Chicago Sees Coldest Start to April in 137 Years

No one alive today has experienced an April in Chicago as cold as this one. It has been 137 years since the first 17 days of April have been as cold and snowy as they have been in 2018, according to National Weather Service meteorologist Gino Nizzo.

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This month is the second coldest on record, trailing only the April of 1881, Nizzo said.

Snow will continue to fall Wednesday night into early Thursday, making for slippery driving conditions as a slushy mix accumulates on the roadways. About an inch can be expected on grassy areas and elevated surfaces, the weather service said.

While the cold temperatures and snow Chicago is experiencing are unusual, they aren’t unprecedented. The average snowfall in April is about one inch, and Chicago has seen measurable snowfall into early May, Nizzo said.

But the consistent winter weather we’ve been seeing so far this spring is not the norm.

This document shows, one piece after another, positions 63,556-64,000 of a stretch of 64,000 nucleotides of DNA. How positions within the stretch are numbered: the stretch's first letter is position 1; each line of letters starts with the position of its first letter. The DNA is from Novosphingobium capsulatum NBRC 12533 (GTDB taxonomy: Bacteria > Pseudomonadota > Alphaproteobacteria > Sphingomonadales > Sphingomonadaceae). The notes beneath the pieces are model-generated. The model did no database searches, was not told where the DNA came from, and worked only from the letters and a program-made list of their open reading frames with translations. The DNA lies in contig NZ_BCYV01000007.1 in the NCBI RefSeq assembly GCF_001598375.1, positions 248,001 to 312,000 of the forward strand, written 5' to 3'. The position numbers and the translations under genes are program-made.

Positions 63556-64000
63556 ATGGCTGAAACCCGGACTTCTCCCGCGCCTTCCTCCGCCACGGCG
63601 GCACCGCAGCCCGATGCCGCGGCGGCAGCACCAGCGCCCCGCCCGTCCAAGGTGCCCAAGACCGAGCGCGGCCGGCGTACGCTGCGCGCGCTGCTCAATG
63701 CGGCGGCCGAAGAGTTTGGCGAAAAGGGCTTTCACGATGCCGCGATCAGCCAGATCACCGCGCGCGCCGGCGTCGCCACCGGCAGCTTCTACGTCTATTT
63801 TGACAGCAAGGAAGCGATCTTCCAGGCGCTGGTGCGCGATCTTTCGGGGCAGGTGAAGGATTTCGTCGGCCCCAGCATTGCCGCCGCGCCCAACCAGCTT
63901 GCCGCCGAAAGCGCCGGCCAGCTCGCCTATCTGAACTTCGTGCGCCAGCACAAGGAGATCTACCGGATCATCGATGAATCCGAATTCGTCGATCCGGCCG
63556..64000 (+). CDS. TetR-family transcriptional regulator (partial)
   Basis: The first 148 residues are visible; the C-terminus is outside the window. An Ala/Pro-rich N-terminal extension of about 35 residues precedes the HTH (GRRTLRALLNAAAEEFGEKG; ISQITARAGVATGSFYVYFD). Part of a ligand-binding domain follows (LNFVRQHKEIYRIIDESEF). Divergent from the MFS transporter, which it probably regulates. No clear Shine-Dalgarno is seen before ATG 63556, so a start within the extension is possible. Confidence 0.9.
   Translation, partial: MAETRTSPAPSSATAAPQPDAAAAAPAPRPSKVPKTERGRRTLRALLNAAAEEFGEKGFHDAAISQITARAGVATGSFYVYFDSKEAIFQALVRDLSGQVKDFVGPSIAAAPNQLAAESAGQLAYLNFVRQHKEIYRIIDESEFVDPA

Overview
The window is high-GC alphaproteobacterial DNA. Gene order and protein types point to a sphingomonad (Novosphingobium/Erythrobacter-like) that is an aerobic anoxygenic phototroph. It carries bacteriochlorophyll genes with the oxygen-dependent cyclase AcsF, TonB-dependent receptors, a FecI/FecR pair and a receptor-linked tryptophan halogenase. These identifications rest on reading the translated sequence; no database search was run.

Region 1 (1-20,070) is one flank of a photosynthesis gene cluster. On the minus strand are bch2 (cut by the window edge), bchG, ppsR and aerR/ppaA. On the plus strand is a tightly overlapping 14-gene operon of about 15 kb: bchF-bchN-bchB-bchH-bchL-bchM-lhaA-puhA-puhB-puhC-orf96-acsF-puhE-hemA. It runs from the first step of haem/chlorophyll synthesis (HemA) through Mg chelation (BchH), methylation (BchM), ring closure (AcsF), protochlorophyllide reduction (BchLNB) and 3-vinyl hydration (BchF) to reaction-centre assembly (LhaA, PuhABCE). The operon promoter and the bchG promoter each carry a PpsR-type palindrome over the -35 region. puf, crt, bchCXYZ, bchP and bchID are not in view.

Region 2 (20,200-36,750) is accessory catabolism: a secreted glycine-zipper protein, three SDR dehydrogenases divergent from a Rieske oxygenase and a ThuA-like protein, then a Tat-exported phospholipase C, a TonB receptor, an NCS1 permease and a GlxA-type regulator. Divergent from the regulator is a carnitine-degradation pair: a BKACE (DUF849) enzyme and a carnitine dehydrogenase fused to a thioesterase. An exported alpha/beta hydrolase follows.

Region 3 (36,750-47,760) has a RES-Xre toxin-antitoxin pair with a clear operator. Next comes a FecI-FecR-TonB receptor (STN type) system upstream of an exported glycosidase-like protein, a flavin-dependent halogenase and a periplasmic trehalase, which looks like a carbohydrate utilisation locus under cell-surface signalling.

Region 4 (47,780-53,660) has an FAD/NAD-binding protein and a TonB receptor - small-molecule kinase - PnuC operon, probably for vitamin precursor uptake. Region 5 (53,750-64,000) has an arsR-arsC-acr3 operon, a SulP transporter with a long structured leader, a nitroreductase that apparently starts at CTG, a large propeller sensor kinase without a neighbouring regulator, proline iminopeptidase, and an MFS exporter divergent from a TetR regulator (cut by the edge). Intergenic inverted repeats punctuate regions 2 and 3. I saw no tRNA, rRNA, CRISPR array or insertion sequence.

“What has been uncommon is the persistence of the snow and cold,” Nizzo said. “The extent and severity has been at an extreme for the last couple of weeks.”

He said Chicago is on the verge of setting a record as the coldest start to April in history.

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Wednesday started off with sleet and hail, with rain continuing throughout the day and into the evening. A freezing drizzle and snow began to fall about 7:30 p.m. and is expected to continue until early Thursday.

A Winter Weather Advisory is in effect until 1 a.m. Thursday for the northern suburbs, but Nizzo said Chicago is expected to get the same drizzle and light snow until between midnight and 2 a.m. Thursday with temperatures dropping to about 30 degrees.

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